The ultimate objective of functional food science is to formulate hypotheses to be tested in human intervention studies that aim to show that the relevant intake of specified food components is associated with improvement in one or more target functions, either directly, or in terms of a valid marker of an improved state of health and well-being and/or a reduced risk of a disease. Functional food research encompasses several types of study designs, including observational studies and randomised clinical trials (RCTs). A sound scientific evidence from such studies is required to substantiate health claims on a functional food. A direct measurement of the effect a food on health is often not possible. Therefore, one key, but difficult, step in the development of functional foods is the identification and validation of relevant markers that can predict potential benefits or risks relating to certain health conditions. The second key step, once the surrogate has been identified and validated, is to frame the proof within a study design that is able to link the inference on the surrogate with the inference that would be made on the true endpoint, had it been observed. The aim of this work is to address this research question, by assuming that there is a known relationship between the surrogate and the true endpoint explored during the surrogacy assessment. In case of continuous ad normally distributed endpoints, design considerations in terms of sample size and power of a test on the true endpoint, based on its conditional variance under the established relation, are derived. We illustrate this approach through a motivating example from literature on surrogates for cardiovascular risk prevention. To address the issue of predictive accuracy, we integrate the example within a simulation study where an hypothetical shrinkage factor (with an assigned between-study distribution) is applied to correct for overestimation of the conditional expectation of the true endpoint. The power of a test on the mean of the true endpoint with shrinkage is compared to that without, under different data generating mechanisms. The joint consideration of the two sets of hypotheses, one on the surrogate and the other on the true endpoint, helps orienting the investigators and, hopefully, discourages RCTs on the surrogate that would allow to test only unrealistic effects on the true endpoint. As shown in the simulation study, over-optimistic prediction in the surrogate-true relation could result in a seriously underpowered test on the true endpoint.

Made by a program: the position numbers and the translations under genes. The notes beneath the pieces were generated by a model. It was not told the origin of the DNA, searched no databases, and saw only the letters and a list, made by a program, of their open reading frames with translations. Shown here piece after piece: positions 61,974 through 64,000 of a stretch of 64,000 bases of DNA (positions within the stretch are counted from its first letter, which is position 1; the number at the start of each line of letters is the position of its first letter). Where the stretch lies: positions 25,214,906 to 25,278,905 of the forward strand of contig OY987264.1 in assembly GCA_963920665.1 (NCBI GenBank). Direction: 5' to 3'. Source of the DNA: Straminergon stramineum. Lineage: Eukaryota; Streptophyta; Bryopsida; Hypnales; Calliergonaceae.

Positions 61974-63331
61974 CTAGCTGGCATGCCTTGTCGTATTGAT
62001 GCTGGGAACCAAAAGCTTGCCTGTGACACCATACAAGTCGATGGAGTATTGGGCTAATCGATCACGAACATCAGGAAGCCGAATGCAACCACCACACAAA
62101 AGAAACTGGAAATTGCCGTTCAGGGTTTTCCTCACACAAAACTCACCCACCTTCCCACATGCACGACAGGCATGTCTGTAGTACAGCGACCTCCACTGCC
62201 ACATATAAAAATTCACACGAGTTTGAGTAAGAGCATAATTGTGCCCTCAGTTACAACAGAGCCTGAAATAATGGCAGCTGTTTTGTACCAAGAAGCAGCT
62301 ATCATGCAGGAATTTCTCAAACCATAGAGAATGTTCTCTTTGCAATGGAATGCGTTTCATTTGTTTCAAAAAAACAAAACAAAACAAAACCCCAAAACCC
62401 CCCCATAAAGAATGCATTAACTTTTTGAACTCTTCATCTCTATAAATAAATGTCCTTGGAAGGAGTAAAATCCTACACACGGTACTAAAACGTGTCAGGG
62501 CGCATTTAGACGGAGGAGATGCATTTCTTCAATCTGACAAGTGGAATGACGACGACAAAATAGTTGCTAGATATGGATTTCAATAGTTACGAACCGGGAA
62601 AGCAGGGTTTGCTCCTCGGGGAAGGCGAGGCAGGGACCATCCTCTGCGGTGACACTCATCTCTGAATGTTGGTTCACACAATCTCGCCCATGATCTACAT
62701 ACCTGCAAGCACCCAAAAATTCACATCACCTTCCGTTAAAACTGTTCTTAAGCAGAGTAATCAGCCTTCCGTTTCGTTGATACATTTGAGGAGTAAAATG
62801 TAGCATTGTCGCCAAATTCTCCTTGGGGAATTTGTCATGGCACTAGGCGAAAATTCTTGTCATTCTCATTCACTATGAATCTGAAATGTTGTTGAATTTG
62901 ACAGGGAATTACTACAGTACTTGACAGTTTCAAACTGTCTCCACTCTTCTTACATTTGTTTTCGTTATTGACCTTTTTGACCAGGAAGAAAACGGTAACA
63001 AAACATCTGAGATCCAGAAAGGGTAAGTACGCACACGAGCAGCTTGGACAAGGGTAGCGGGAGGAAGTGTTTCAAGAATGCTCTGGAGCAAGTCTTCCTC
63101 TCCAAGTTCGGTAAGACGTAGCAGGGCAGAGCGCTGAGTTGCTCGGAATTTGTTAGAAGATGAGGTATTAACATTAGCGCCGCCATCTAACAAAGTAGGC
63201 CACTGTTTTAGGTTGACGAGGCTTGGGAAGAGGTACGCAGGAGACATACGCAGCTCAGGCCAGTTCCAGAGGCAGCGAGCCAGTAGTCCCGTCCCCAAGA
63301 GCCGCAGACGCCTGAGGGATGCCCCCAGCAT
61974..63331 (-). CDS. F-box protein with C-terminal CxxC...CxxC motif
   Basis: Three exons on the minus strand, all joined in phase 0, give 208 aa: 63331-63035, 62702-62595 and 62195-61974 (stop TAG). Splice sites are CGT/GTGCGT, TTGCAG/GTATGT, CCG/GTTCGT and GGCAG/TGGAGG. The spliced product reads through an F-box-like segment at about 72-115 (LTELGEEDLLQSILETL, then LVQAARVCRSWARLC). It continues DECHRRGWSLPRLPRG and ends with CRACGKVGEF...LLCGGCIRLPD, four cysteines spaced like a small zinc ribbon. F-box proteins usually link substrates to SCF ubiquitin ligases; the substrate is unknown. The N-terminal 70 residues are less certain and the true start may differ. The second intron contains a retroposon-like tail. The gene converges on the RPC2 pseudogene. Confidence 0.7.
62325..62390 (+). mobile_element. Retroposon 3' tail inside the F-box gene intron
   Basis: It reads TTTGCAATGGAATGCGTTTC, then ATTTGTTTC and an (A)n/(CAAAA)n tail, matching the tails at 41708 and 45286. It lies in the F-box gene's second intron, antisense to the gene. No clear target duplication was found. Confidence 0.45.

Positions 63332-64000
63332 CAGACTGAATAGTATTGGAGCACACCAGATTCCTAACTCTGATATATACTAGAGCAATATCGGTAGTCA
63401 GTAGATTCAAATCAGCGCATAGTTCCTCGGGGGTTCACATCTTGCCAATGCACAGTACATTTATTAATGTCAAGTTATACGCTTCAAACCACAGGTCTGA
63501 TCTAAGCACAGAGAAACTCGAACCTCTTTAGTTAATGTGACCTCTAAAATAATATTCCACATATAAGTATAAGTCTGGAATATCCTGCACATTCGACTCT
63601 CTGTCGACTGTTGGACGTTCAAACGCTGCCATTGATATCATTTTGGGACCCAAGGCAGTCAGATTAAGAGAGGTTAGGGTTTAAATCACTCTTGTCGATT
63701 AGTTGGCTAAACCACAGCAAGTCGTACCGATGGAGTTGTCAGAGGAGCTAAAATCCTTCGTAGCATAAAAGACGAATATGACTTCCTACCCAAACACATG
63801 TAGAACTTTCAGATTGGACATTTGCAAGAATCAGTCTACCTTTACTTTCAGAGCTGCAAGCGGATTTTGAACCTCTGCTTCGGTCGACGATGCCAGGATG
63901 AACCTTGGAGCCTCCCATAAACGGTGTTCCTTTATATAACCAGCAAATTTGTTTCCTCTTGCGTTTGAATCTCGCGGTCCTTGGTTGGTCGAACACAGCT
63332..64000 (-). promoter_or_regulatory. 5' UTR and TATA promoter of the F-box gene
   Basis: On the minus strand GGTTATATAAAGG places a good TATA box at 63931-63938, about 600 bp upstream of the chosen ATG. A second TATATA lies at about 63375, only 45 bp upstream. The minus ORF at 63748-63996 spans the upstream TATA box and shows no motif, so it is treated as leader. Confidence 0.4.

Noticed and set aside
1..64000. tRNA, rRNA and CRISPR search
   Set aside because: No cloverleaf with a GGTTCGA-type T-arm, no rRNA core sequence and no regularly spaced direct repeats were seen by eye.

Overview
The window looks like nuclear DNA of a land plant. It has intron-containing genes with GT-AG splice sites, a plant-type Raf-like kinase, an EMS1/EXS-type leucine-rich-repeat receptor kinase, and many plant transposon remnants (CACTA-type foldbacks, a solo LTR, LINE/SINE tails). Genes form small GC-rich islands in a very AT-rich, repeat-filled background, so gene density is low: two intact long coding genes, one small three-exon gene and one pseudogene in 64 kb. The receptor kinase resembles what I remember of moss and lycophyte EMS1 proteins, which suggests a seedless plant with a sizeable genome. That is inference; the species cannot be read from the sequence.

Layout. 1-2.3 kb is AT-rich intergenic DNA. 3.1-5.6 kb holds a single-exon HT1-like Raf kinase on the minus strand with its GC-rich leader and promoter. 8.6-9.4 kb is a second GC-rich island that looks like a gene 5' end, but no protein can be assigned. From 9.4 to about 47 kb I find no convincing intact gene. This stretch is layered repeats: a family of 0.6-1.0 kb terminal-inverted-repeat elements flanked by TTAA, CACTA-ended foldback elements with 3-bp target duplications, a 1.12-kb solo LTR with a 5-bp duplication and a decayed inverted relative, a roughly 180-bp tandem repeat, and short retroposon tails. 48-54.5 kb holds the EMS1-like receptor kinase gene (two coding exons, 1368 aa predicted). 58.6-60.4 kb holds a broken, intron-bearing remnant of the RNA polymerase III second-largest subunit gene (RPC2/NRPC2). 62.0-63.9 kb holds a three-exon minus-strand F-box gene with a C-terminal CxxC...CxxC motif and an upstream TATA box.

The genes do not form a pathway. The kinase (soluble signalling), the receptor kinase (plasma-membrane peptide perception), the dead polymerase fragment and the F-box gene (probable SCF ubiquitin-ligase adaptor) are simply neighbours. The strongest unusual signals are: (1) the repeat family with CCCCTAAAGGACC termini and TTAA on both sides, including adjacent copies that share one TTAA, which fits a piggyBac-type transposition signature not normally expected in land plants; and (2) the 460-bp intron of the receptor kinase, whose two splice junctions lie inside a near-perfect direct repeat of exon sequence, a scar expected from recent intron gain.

(2011). On the proof of efficacy of functional foods: design considerations. (Tesi di dottorato, Università degli Studi di Milano-Bicocca, 2011).
|Data di pubblicazione:||17-giu-2011|
|Tutor esterno:||GREGORI, DARIO|
|Titolo:||On the proof of efficacy of functional foods: design considerations|
|Settore Scientifico Disciplinare:||SECS-S/01 - STATISTICA|
|Corso di dottorato:||STATISTICA - 11R|
|Citazione:||(2011). On the proof of efficacy of functional foods: design considerations. (Tesi di dottorato, Università degli Studi di Milano-Bicocca, 2011).|
|Parole Chiave:||functional food; power; sample size|
|Appare nelle tipologie:||07 - Tesi di dottorato Bicocca post 2009|